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ICT Industry leaders share methods to improve education in the country

Jun 13, 2019
ICT Industry leaders share methods to improve education in the country

Eastern CapeIn an effort to shine the spotlight on issues around collaboration, planning, creativity and the implementation of e-learning infrastructure, the country’s corporate community convened at the E-Learning Summit 2019, currently underway in East London in order to share ways to help improve the standard and quality of education in the country.

Present at the summit, and as part of the delegate assembly, were Vodacom, Broadband Infraco, Microsoft, SITA and Sentech which pledged to not only continue to contribute towards addressing these issues from a financial standpoint, but also continue to provide technological solutions and content that would aid in addressing South Africa’s dire education system.

Executive Chairman for the ICT Summit, Motse Mfuleni said: “We believe the future of our world is now. We also believe that the future is driven by technologically advancements coupled by the 4th industrial revolution.

"Therefore, gatherings on this nature must continue to take place in order to compare notes, share experience with academics, policy makers and private sector. We are excited to have all these key stakeholders under one roof in this imbizo of e-learning ideas."

Speaking during a panel disussion at the Summit, Phumza Dyani, Chief Marketing Officer for Broadband Infraco says: “Of particular importance to the discussion is the involvement of Infraco as a lead agent for SA Connect, which is a government project that aims to deliver widespread broadband access to 90% of the country by 2020 and 100% by 2030.

The move is part of the goals of the National Development Plan that seeks to ensure that South African public institutions are connected and that citizens have access to modern technology and communication tools and have necessary skills for the Fourth Industrial Revolution. The project is driven by the Department of Telecommunications and Postal Services.”

Dyani says: “SA Connect has more than 41 000 sites nationally, including schools, health facilities in both urban and rural areas. To date, we have provided internet access to 313 sites and are currently busy with 400 sites. We estimate that they will be completed before the end of September, before the end of our financial half year.

"The sites are connected at 10MB, upgradeable to 100MB on request. These are clinics and schools. We use this capacity to create Wi-fi hotspots.”

Through platforms such as e-School and m-Education, Vodacom has made a point of maximising the potential of every child through a range of educational solutions.

Vodacom’s m-Education solution has enabled educators improve the classroom experience

Speaking on behalf of Vodacom, Mpumelelo Khumalo, Managing Executive for Eastern Cape Region,said: “Education forms part of the fundamental building blocks of economic growth, and should be the country’s main focal point when developing the various sectors in preparation of the digital era that will be ushered in by the Fourth Industrial Revolution.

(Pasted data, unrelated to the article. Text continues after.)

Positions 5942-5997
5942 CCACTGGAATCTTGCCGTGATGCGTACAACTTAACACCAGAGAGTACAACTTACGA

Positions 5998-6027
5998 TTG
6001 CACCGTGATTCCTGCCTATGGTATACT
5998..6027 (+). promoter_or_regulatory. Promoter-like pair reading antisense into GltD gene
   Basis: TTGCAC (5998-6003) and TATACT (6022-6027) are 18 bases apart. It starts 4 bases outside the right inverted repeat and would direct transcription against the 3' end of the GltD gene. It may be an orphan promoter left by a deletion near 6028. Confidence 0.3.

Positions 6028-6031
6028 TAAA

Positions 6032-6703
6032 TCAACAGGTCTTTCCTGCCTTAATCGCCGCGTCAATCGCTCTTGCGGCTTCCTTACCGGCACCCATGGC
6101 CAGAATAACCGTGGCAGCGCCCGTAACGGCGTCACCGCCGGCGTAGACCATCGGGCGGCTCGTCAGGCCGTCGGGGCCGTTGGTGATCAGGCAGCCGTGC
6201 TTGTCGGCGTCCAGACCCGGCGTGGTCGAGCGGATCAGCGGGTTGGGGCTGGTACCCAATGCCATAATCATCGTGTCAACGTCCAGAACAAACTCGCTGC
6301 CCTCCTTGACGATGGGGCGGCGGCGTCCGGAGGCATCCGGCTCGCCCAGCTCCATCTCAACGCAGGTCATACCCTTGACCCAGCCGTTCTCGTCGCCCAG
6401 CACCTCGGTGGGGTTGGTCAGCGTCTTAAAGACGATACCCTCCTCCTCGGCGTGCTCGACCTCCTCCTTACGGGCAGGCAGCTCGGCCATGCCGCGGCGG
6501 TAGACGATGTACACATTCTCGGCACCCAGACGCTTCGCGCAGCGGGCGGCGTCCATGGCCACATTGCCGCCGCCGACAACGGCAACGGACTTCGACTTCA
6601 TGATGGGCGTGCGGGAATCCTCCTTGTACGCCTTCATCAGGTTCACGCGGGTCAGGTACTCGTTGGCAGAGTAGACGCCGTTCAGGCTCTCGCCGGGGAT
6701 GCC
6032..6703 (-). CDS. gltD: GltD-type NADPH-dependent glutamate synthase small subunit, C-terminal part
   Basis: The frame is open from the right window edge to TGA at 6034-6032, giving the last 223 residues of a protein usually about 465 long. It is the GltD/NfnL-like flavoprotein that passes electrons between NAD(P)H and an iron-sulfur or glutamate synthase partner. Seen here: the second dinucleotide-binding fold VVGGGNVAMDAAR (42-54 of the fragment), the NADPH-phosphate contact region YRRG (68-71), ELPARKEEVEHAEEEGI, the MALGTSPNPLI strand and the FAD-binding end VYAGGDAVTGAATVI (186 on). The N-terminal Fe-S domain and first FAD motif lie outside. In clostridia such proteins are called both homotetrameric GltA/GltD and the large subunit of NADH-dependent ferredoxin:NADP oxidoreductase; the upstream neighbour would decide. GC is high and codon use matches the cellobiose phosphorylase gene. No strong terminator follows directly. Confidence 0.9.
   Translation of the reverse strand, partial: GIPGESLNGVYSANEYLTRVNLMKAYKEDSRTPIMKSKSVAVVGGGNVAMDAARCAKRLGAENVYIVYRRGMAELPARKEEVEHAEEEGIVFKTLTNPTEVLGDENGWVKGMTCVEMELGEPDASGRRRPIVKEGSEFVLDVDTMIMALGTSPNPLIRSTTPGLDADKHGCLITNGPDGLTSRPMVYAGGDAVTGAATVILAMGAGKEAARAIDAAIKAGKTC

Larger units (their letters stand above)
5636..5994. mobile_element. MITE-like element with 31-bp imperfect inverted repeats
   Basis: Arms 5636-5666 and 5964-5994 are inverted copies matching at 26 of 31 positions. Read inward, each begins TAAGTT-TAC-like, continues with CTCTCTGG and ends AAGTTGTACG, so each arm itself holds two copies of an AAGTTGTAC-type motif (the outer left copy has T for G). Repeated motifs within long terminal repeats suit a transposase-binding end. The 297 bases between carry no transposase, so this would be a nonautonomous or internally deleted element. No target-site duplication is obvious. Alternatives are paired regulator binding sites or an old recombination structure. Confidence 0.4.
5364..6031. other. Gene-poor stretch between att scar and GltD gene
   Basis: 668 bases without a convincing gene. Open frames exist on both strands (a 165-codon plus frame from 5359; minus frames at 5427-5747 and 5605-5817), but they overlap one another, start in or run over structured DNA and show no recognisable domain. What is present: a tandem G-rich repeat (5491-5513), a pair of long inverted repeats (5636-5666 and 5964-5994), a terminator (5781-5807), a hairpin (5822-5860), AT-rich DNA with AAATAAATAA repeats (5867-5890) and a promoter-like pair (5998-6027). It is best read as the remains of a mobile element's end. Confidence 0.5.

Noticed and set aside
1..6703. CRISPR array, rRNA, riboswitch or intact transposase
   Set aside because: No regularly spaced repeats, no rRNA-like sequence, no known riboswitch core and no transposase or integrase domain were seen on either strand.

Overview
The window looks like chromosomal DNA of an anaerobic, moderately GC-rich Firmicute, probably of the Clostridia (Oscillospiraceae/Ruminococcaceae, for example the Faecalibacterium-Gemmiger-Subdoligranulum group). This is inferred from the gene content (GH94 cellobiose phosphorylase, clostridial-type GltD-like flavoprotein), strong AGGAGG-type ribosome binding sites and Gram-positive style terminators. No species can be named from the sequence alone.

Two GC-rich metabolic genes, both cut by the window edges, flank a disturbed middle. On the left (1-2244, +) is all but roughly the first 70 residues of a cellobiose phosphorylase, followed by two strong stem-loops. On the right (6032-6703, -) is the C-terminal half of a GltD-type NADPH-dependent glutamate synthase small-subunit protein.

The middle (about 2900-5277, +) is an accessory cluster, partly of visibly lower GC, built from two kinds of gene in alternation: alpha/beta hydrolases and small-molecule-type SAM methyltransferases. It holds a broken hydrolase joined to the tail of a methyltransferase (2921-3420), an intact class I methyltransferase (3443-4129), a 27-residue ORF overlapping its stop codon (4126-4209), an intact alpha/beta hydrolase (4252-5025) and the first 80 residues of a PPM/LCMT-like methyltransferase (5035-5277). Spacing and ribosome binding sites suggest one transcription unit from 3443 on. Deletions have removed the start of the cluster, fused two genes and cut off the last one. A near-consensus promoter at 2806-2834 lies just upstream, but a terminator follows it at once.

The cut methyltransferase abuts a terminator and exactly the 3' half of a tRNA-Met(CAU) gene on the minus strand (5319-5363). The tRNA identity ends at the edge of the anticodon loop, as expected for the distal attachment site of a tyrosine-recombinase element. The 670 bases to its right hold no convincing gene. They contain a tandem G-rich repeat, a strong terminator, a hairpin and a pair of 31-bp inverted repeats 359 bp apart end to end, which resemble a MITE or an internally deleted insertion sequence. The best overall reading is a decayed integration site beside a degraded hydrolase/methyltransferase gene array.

"By enabling the transition to digital learning, we can tackle some of the country’s significant challenges around education, and equip our young learners with the capabilities and know-how to succeed in the digital future. As Vodacom, we want ensure that both educators and learners are able to access content using mobile devices when they are away from the school, in a cost-effective way.”

Part of Vodacom’s efforts to address the issue of education in South Africa is driven by the network’s Foundation division, which has donated over R1.2 billion to various education and gender-empowerment programmes through corporate partnerships. With the Department of Basic Education (DBE), Vodacom has connected 3 100 schools to the internet and established 12 schools of excellence, with fully fitted computer centres and upgraded infrastructure.

Additionally, Vodacom’s m-Education solution has enabled educators improve the classroom experience for their students, using rich digitised media content. The platform enables learners to access the same curriculum content and learning materials that the educator uses in the class, by delivering the content via the learners’ smartphones, tablets, digital boards or PC browser.

The E-Learning summit highlights the influence that globalisation has had on digital transformation in all economic sectors, more specifically education. The digitalisation of this sector enables a transition into the e-learning age. Learning tools from as early as foundation phase are deeply entrenched in the use of computers and in more fortunate schools, tablets are used.

The advancement of technology still lacks in giving poverty stricken South Africans the correct platforms to empower themselves using technology. E-learning is currently crippled by difficulties including overcrowded classrooms, lack of support for early childhood development and skilled e-learning teachers in schools.

Image:  Mpumelelo Khumalo, Managing Executive Vodacom Eastern Cape

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